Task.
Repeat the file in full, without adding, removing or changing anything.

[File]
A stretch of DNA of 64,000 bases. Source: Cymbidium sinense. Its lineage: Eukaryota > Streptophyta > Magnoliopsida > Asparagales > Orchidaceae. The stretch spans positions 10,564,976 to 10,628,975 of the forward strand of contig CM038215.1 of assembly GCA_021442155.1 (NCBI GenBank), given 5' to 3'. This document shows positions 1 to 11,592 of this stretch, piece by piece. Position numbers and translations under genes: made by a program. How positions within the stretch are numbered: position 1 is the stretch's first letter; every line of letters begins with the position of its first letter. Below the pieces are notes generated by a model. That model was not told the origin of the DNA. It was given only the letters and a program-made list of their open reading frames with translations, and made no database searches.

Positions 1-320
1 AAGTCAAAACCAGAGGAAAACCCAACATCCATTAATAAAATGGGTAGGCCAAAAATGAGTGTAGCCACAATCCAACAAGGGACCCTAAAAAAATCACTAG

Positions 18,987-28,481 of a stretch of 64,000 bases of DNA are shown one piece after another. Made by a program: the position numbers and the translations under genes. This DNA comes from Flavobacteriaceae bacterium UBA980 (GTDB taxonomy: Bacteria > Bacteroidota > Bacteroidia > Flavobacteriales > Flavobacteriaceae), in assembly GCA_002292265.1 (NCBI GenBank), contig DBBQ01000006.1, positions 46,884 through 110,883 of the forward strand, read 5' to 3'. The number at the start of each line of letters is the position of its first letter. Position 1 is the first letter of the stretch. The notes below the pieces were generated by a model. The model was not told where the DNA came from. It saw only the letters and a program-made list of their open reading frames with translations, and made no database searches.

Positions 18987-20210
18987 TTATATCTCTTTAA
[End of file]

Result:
A stretch of DNA of 64,000 bases. Source: Cymbidium sinense. Its lineage: Eukaryota > Streptophyta > Magnoliopsida > Asparagales > Orchidaceae. The stretch spans positions 10,564,976 to 10,628,975 of the forward strand of contig CM038215.1 of assembly GCA_021442155.1 (NCBI GenBank), given 5' to 3'. This document shows positions 1 to 11,592 of this stretch, piece by piece. Position numbers and translations under genes: made by a program. How positions within the stretch are numbered: position 1 is the stretch's first letter; every line of letters begins with the position of its first letter. Below the pieces are notes generated by a model. That model was not told the origin of the DNA. It was given only the letters and a program-made list of their open reading frames with translations, and made no database searches.

Positions 1-320
1 AAGTCAAAACCAGAGGAAAACCCAACATCCATTAATAAAATGGGTAGGCCAAAAATGAGTGTAGCCACAATCCAACAAGGGACCCTAAAAAAATCACTAG

Positions 18,987-28,481 of a stretch of 64,000 bases of DNA are shown one piece after another. Made by a program: the position numbers and the translations under genes. This DNA comes from Flavobacteriaceae bacterium UBA980 (GTDB taxonomy: Bacteria > Bacteroidota > Bacteroidia > Flavobacteriales > Flavobacteriaceae), in assembly GCA_002292265.1 (NCBI GenBank), contig DBBQ01000006.1, positions 46,884 through 110,883 of the forward strand, read 5' to 3'. The number at the start of each line of letters is the position of its first letter. Position 1 is the first letter of the stretch. The notes below the pieces were generated by a model. The model was not told where the DNA came from. It saw only the letters and a program-made list of their open reading frames with translations, and made no database searches.

Positions 18987-20210
18987 TTATATCTCTTTAA